This day in 1951 started off optimistically with the arrival of a UN negotiation team to Kaesong in Korea to begin Peace Talks aimed at ending the war. No easy feat, it seemed. As the road to Kaesong was roadblocked and prone to long delays by the Chinese Communists who controlled the road to the negotiation site. Concerns in Washington that the Chinese would make propaganda hay out of the photo op were right, for once. Long lines of UN convoys, stuck on the road and seemingly defenseless made for great Communist commentary. The Korea question and the on-again-off-again talks would remain at the forefront for a few more years.
Meanwhile, President Truman asked Congress to give him the right to set the effective date for officially ending World War 2. Truman went on to blame Russia for splitting Germany and keeping the Eastern portion for its gathering Empire. Hard to believe that, after almost seven years, the War wasn’t “officially” over.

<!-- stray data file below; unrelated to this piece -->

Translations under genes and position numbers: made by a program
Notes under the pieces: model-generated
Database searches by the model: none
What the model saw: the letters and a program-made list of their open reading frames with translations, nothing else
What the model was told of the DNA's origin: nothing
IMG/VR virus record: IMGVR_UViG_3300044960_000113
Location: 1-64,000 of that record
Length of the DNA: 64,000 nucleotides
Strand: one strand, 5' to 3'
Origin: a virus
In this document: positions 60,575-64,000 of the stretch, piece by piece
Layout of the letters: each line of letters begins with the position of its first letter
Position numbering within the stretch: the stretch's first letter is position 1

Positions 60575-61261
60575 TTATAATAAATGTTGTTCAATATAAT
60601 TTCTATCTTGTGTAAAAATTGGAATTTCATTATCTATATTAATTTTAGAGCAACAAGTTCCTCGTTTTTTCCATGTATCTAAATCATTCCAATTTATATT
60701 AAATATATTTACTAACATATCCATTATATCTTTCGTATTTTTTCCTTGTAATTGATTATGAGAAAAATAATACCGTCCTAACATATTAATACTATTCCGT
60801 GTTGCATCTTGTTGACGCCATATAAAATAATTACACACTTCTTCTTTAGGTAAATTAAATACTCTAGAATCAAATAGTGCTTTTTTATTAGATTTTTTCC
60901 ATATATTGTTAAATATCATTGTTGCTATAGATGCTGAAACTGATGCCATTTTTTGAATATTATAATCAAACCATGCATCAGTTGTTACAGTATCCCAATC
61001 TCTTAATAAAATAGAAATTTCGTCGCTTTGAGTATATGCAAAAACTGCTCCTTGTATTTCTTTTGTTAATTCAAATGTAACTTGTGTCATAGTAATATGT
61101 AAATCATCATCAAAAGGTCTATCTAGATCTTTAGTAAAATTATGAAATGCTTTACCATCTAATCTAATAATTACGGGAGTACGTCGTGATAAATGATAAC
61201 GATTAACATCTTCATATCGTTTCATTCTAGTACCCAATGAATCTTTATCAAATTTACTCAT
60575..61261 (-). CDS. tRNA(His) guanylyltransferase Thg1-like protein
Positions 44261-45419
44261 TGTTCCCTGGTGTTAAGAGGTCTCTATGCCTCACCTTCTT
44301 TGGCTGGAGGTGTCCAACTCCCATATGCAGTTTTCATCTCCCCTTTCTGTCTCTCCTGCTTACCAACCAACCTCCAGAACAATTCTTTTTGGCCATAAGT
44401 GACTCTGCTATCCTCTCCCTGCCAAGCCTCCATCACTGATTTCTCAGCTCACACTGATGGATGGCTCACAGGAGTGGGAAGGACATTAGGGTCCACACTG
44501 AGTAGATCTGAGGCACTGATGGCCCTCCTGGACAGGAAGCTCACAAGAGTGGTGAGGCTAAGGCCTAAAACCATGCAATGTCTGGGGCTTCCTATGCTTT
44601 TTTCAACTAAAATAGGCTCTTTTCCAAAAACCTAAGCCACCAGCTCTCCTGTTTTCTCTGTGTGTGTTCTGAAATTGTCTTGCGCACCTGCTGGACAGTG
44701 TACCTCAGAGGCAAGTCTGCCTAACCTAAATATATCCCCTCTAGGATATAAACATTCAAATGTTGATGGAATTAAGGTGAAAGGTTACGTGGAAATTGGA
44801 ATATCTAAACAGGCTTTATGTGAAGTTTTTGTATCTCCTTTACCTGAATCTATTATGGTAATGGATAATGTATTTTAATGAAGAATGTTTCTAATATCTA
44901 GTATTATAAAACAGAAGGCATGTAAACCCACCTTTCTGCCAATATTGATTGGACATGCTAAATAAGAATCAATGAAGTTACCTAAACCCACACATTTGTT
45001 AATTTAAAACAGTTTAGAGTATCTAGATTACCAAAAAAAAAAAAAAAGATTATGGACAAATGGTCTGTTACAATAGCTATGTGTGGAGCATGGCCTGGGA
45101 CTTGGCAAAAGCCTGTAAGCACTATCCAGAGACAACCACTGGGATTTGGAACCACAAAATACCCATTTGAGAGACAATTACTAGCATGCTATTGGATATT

President Truman was also keeping an eye on the Middle East by sending W. Averill Harriman to Tehran to negotiate a settlement between the British government and the Mossadegh government over the Oil production issue.
And finally; Contempt charges were filed against writer Dashiell Hammett in connection with the Communist conspiracy scare in Hollywood. In what became known as “The Red Scare”, countless writers, directors and actors were hauled in before this congressional hearing and grilled over accusations, some true but most false. It resulted in the destruction of careers for many, including those who were innocent if only implicated by innuendo. It would go down in history as one of America’s not finer moments.
That, and a lot more via The Edward R. Murrow News Program with Don Hollenbeck substituting, for this Monday July 9, 1951. From CBS Radio.